Essential Research: 52-48 to Labor

Another stable result on voting intention from Essential Research, which also finds trust in the ABC taking a slight knock since the start of last year.

Essential Research is once again unchanged on voting intention, with Labor’s two-party preferred lead at 52-48. On the primary vote, Labor is up a point to 39%, and the Coalition, Greens and Palmer United are steady at 40%, 10% and 3% respectively. Further questions relate to the G20, include repeats of questions asked before the event as to whether it was an “expensive talkfest” (down from 62% to 55%) or would achieve real outcomes (up from 16% to 26%), and whether the free trade agreement with China was a good thing (up from 44% to 51%) or a bad thing (up from 18% to 20%). Whatever gloss there might have been didn’t seem to rub off on Tony Abbott much, who was rated as having performed poorly by 31% and well by 37%. Forty-two per cent said Australia was taking the wrong approach on climate change versus 28% for the right approach.

As it does from time to time, Essential also asked how much trust respondents had in various sources of media, and as usual public broadcasters came out well ahead of their commercial rivals, with commercial talk radio and internet blogs ranking last. The only movements outside the margin of error related to the ABC – 69% saying they had some or a lot of trust in its television news and current affairs, down 4% since January 2013, and 62% expressing trust in its radio news and current affairs, down 8%. I would be interested to see breakdowns by party support here, as I suspect this reflects the signals that Coalition partisans are picking up from their parties’ leadership. Funding cuts to the ABC register 52% disapproval and 25% approval.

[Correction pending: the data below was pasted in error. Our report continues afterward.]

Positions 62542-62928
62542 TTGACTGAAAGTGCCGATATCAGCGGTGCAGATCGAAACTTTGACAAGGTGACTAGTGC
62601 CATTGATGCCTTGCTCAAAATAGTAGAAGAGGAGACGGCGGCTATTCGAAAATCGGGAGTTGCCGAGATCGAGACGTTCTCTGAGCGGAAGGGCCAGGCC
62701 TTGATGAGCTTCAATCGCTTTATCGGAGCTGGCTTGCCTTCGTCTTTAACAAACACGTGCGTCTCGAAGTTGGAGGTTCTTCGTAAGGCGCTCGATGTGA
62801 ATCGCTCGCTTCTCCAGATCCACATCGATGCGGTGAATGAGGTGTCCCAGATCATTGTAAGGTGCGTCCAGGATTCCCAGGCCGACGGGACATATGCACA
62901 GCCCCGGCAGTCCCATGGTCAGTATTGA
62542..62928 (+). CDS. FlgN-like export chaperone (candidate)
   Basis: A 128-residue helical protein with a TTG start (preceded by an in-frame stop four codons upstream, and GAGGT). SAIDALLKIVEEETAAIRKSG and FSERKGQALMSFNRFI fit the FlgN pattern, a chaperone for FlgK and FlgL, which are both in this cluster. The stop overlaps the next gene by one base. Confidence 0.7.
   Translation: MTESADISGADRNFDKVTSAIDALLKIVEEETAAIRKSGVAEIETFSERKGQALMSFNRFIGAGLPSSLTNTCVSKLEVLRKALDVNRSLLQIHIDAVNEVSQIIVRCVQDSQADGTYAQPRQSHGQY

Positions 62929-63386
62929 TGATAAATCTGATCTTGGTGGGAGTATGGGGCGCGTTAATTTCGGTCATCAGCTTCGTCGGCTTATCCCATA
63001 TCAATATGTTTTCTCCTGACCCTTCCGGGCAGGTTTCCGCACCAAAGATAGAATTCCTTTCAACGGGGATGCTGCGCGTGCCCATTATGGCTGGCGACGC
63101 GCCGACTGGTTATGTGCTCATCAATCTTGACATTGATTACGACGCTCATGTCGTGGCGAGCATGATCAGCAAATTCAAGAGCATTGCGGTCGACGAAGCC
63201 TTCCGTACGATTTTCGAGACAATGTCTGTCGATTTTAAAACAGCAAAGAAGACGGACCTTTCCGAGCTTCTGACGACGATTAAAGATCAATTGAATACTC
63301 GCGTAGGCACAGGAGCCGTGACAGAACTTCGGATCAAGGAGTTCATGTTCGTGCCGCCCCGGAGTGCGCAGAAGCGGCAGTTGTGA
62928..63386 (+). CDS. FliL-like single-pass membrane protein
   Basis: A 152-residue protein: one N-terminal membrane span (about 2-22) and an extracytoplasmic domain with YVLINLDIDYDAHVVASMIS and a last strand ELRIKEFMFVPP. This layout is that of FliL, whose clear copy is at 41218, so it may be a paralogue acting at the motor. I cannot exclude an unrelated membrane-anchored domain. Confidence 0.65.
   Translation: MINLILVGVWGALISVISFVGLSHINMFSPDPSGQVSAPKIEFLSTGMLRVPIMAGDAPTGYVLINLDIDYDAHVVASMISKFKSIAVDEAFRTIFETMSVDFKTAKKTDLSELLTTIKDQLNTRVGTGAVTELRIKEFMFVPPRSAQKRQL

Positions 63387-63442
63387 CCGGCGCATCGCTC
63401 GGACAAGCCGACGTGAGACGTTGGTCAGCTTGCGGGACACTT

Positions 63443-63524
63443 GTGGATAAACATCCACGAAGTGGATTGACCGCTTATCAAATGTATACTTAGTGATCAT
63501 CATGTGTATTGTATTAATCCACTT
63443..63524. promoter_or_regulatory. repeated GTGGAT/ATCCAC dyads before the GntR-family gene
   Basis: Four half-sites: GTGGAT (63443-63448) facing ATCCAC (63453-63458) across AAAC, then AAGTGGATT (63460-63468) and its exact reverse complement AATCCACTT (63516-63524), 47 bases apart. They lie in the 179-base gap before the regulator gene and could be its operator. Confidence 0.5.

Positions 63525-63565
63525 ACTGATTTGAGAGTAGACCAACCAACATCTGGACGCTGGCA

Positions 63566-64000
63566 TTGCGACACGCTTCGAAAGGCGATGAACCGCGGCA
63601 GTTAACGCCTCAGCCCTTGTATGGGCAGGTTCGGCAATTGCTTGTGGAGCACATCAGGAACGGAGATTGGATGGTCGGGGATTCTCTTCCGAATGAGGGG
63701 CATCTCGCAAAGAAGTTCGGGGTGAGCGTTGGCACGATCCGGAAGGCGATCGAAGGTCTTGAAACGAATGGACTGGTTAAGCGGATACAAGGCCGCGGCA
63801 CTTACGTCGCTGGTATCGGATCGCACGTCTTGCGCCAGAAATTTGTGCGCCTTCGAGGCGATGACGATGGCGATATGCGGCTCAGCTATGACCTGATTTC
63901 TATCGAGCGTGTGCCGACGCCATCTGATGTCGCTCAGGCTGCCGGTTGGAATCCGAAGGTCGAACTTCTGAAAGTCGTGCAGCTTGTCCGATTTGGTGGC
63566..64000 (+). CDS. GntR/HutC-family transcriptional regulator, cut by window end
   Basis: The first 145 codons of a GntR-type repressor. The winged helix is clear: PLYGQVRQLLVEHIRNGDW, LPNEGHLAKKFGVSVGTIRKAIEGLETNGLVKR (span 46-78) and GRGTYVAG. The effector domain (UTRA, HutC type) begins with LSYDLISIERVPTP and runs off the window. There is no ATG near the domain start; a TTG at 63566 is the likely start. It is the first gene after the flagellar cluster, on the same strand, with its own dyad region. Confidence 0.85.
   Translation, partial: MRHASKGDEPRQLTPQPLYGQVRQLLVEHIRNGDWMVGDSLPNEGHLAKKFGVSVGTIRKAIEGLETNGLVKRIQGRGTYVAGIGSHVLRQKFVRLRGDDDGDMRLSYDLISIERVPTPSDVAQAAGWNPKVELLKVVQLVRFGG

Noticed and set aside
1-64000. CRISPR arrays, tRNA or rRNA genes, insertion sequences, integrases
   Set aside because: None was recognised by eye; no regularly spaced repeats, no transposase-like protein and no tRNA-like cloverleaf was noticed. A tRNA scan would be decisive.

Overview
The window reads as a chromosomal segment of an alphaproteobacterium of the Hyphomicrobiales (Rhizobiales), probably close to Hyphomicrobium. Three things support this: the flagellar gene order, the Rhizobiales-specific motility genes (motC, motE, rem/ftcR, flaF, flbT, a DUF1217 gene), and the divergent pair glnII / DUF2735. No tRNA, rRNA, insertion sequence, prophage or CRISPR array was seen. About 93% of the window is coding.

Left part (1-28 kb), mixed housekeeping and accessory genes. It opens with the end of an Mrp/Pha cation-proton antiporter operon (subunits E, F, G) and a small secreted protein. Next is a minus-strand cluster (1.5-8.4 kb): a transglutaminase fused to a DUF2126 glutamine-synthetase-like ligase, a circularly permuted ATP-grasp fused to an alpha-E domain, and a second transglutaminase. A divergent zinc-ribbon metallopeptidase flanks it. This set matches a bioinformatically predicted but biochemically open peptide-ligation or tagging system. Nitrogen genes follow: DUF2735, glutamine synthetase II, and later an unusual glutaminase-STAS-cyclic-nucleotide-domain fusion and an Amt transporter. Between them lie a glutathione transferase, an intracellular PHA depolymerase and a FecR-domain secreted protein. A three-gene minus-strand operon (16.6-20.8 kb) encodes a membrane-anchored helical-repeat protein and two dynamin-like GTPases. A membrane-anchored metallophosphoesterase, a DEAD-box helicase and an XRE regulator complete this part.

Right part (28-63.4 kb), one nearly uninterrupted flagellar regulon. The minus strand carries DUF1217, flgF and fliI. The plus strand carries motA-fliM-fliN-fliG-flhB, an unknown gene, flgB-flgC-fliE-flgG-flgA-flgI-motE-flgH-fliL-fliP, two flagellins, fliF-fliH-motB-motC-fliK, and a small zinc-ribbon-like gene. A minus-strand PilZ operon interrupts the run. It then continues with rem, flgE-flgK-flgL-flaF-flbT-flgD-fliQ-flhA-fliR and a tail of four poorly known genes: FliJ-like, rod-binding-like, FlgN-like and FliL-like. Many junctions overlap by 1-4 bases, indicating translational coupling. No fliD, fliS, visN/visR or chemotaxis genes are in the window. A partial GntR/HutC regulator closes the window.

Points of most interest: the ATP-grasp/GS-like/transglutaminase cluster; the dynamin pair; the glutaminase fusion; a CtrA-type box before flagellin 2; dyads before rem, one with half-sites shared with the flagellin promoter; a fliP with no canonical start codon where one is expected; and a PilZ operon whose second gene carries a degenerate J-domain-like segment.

Author: William Bowe

William Bowe is a Perth-based election analyst and occasional teacher of political science. His blog, The Poll Bludger, has existed in one form or another since 2004, and is one of the most heavily trafficked websites on Australian politics.

827 comments on “Essential Research: 52-48 to Labor”

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  1. DN
    In the end, I think the public esp in rural areas who are most affected, won’t really care whether there was fat or other services to cut; they will just be upset at the outcome and will blame the government. For people who don’t watch or listen to the ABC, the fat argument will probably help limit damage to Abbott but I think yet again he has made a bad political mistake by sucking up to the IPA/Bolts of this world.


    It would make no difference. I know of plenty of MPs whose family get special treatment from both sides. People always grovel to MPs associates thinking it will help them in the long term. Ideally Abbott should have declared the scholarship but I gather Labor MPs didn’t think he needed to.

  2. Dio @ 1781 (previous thread)
    Perhaps so, but there are more than just funding cuts to question. There are the attacks post-cut on the ABC from this government, fairfax and news.

    In some ways it is more important that these be challenged than the cuts.

    The bad press from the cuts and broken government promises will mostly flow naturally by itself, countering the perceptions of the ABC being pushed by its opponents won’t.